The Risks of Creosote Buildup
Creosote is a flammable substance that accumulates when a wood fireplace is used. You can’t completely avoid having creosote in your chimney, but you can create less of it and have it safely removed periodically.
Ye Olde Brit Chimney Sweep of San Bernardino, CA, would like to cover some of the risks of excess creosote buildup and what to do about it.
What is creosote?
Creosote is the result of smoke condensation in a chimney flue. It can be flaky, puffy, sticky, or solid. In all forms, it’s highly flammable and is the cause of most chimney fires throughout San Bernardino and Southern California each year.
The 3 stages of creosote
Creosote can exist in three different stages.
Stage 1: A thin, flaky layer that’s fairly easy to remove.
Stage 2: Beginning to look like tar, stage 2 creosote is harder to remove.
Stage 3: Here, the substance is definitely tar-like and can even be solid. Stage 3 creosote should be removed only by a professional chimney sweep with the proper equipment.
When creosote builds up in a flue, it narrows the smoke passageway. When constructed, the chimney was specifically sized to draft the fireplace it was connected to. A narrower flue means the draft will be hindered.
When the flue is obstructed, smoke and deadly carbon monoxide can back up into the home. Carbon monoxide is a particular concern because it can’t be seen or smelled. You won’t know it’s there until symptoms appear.
As noted, most chimney fires are started by ignited creosote. Some chimney fires are big, blazing events; others are quick and small, and they start and go out on their own. But all chimney fires can cause damage to a chimney liner and other parts of the interior chimney system.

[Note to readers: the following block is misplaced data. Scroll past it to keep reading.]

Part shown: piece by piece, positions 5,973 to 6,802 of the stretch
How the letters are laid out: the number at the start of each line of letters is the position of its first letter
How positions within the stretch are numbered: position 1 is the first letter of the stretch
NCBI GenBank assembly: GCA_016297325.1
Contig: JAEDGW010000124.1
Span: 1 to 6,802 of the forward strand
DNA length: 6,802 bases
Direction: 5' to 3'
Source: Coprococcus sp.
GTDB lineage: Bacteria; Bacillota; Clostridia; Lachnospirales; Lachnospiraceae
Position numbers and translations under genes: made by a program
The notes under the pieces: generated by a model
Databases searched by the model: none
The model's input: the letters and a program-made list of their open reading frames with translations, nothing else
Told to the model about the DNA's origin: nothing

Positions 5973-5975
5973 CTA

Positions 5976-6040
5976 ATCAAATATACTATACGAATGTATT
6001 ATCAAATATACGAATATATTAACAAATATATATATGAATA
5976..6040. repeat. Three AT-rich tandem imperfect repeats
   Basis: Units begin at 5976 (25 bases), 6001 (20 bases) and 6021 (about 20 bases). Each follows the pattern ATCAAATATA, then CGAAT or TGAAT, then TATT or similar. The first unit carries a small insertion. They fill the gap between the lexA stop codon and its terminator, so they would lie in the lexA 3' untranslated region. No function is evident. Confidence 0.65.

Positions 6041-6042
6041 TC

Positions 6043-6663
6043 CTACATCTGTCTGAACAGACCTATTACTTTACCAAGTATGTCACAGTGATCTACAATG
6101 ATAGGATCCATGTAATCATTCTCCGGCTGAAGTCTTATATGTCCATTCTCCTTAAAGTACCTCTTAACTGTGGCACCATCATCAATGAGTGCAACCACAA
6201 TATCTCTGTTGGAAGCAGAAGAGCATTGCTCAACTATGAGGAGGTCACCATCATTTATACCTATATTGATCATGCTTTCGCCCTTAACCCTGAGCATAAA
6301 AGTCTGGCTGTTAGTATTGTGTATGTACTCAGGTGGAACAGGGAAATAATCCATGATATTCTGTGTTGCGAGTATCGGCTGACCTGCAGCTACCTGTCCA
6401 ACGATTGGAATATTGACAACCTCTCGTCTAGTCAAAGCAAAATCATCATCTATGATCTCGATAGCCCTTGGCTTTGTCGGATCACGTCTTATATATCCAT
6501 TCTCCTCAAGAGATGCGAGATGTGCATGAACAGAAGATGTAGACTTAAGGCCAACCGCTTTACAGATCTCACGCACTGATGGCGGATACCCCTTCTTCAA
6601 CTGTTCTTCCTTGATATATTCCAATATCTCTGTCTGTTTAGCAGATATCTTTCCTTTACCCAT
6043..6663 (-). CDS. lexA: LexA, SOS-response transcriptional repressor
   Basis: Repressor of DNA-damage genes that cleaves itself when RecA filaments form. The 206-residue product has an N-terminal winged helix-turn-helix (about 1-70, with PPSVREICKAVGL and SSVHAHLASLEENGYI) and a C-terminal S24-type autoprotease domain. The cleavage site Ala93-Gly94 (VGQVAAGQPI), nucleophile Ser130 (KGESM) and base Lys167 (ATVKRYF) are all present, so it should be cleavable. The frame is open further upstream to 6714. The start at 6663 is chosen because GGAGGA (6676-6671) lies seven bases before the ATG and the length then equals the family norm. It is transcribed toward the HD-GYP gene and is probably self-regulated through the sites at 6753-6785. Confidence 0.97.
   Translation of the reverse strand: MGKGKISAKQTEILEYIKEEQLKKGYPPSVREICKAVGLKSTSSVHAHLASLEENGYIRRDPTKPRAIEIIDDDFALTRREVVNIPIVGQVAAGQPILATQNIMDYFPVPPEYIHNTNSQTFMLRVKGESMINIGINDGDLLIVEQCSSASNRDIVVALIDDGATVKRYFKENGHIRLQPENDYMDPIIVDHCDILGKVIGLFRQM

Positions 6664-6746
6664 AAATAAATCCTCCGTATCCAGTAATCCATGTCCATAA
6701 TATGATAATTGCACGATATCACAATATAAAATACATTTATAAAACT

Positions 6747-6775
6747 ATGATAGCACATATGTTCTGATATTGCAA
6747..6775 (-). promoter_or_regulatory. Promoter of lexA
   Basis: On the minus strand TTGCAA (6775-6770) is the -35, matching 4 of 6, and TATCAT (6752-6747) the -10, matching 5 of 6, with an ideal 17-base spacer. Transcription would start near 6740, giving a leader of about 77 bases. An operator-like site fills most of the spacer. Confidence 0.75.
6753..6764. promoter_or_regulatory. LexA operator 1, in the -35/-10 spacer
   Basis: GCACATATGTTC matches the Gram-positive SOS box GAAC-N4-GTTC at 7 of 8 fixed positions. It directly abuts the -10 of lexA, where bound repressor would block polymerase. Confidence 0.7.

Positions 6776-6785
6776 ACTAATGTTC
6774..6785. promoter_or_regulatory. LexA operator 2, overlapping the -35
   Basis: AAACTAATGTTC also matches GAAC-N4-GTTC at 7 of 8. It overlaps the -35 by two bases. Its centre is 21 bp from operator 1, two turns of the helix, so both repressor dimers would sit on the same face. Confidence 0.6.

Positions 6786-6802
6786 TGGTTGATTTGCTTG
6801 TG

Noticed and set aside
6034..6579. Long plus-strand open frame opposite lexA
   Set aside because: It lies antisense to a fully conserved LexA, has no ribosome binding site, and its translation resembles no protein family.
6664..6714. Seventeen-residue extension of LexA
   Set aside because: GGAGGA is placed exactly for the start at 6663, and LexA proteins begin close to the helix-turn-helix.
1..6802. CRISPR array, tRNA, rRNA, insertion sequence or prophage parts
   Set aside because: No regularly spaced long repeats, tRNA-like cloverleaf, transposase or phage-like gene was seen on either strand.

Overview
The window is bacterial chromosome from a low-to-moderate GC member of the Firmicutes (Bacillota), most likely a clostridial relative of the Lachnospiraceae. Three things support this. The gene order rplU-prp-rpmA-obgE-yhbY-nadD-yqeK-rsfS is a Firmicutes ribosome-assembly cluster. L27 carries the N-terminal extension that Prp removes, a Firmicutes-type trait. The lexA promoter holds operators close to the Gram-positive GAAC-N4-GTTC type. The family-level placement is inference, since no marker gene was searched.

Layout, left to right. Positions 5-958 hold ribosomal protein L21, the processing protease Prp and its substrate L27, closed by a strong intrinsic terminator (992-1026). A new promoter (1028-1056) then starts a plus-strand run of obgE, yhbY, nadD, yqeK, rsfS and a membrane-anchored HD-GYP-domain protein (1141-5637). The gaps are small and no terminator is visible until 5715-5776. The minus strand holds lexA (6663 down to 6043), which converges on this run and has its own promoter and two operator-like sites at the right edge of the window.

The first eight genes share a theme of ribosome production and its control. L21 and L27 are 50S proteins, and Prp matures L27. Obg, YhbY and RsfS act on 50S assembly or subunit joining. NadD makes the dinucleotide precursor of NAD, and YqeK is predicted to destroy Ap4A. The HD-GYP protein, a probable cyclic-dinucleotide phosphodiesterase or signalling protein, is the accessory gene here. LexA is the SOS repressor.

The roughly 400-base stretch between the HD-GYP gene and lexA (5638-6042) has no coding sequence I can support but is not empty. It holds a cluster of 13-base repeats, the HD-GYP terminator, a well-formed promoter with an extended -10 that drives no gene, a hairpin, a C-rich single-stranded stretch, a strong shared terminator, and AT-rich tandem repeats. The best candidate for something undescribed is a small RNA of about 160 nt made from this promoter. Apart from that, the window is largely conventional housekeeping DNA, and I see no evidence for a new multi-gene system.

In addition to being flammable, creosote is highly acidic. The longer it stays in contact with a chimney liner, the more likely the liner will suffer damage. A broken liner puts the house at risk of a fire. It can also allow carbon monoxide and other combustion gases to escape the flue.
Creating less creosote
You can’t have a fire with no smoke, but you can have a fire with less smoke. Here are some tips.
- Use only dry firewood: Damp wood makes a lot more smoke.
- Keep your flue clean: Flue obstructions hinder the draft, which means less air coming through the log stack, leading to a smoky fire.
- Turn off exhaust fans: If you’re having drafting problems, bathroom and kitchen exhaust fans may be pulling air away from the fireplace.
- Burn only firewood: Items like clothing, pressed board, sheetrock, plastics and furniture pieces create a lot of smoke. They can also send dangerous toxins into the air.
If it’s been more than a year since your last chimney inspection, this is the place to start. Your inspector will determine the level of creosote in your flue and recommend a cleaning schedule that will keep the substance from getting out of hand.
Professional chimney sweeps use specialized brushes, rods, whips, chains, solvents and vacuums to safely remove all stages of creosote. Most fire safety and hearth organizations in the U.S. recommend annual chimney sweeping to keep the chimney safe and operating at peak efficiency.
Is it time to clean your chimney?
Ye Olde Brit is ready to help with chimney inspections and cleaning throughout the greater San Bernardino region. We carry the Certified Chimney Professional designation, and our technicians are fully trained in all phases of chimney service.
Speak with a chimney expert today at (909) 880-2120. You can also get in touch with our handy contact form.